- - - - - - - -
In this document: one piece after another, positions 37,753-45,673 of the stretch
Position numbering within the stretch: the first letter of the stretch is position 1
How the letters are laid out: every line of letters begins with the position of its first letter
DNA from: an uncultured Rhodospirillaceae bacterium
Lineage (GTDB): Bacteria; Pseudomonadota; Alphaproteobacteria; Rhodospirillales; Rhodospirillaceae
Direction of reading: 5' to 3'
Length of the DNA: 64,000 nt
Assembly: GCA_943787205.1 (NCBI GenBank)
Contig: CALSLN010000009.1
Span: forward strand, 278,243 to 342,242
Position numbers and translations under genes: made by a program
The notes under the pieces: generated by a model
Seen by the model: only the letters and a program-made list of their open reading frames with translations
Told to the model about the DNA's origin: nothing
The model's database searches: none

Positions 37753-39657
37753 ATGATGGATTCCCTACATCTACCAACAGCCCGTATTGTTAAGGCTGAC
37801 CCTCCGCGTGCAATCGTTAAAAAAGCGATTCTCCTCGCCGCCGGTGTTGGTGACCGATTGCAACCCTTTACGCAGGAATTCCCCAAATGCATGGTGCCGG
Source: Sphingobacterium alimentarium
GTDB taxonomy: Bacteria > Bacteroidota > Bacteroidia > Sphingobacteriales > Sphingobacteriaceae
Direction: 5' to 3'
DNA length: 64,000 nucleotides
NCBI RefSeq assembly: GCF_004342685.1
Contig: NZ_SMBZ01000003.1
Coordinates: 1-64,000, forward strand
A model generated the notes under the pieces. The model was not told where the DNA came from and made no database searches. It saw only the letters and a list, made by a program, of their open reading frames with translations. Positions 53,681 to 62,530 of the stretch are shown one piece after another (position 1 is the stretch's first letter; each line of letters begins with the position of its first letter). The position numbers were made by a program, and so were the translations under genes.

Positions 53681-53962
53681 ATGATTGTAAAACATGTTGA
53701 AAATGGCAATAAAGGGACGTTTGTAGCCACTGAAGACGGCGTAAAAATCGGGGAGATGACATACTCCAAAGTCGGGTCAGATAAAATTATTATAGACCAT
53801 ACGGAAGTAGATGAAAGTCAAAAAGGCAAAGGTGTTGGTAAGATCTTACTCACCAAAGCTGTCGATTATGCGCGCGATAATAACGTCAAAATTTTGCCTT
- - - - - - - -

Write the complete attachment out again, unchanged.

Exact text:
In this document: one piece after another, positions 37,753-45,673 of the stretch
Position numbering within the stretch: the first letter of the stretch is position 1
How the letters are laid out: every line of letters begins with the position of its first letter
DNA from: an uncultured Rhodospirillaceae bacterium
Lineage (GTDB): Bacteria; Pseudomonadota; Alphaproteobacteria; Rhodospirillales; Rhodospirillaceae
Direction of reading: 5' to 3'
Length of the DNA: 64,000 nt
Assembly: GCA_943787205.1 (NCBI GenBank)
Contig: CALSLN010000009.1
Span: forward strand, 278,243 to 342,242
Position numbers and translations under genes: made by a program
The notes under the pieces: generated by a model
Seen by the model: only the letters and a program-made list of their open reading frames with translations
Told to the model about the DNA's origin: nothing
The model's database searches: none

Positions 37753-39657
37753 ATGATGGATTCCCTACATCTACCAACAGCCCGTATTGTTAAGGCTGAC
37801 CCTCCGCGTGCAATCGTTAAAAAAGCGATTCTCCTCGCCGCCGGTGTTGGTGACCGATTGCAACCCTTTACGCAGGAATTCCCCAAATGCATGGTGCCGG
Source: Sphingobacterium alimentarium
GTDB taxonomy: Bacteria > Bacteroidota > Bacteroidia > Sphingobacteriales > Sphingobacteriaceae
Direction: 5' to 3'
DNA length: 64,000 nucleotides
NCBI RefSeq assembly: GCF_004342685.1
Contig: NZ_SMBZ01000003.1
Coordinates: 1-64,000, forward strand
A model generated the notes under the pieces. The model was not told where the DNA came from and made no database searches. It saw only the letters and a list, made by a program, of their open reading frames with translations. Positions 53,681 to 62,530 of the stretch are shown one piece after another (position 1 is the stretch's first letter; each line of letters begins with the position of its first letter). The position numbers were made by a program, and so were the translations under genes.

Positions 53681-53962
53681 ATGATTGTAAAACATGTTGA
53701 AAATGGCAATAAAGGGACGTTTGTAGCCACTGAAGACGGCGTAAAAATCGGGGAGATGACATACTCCAAAGTCGGGTCAGATAAAATTATTATAGACCAT
53801 ACGGAAGTAGATGAAAGTCAAAAAGGCAAAGGTGTTGGTAAGATCTTACTCACCAAAGCTGTCGATTATGCGCGCGATAATAACGTCAAAATTTTGCCTT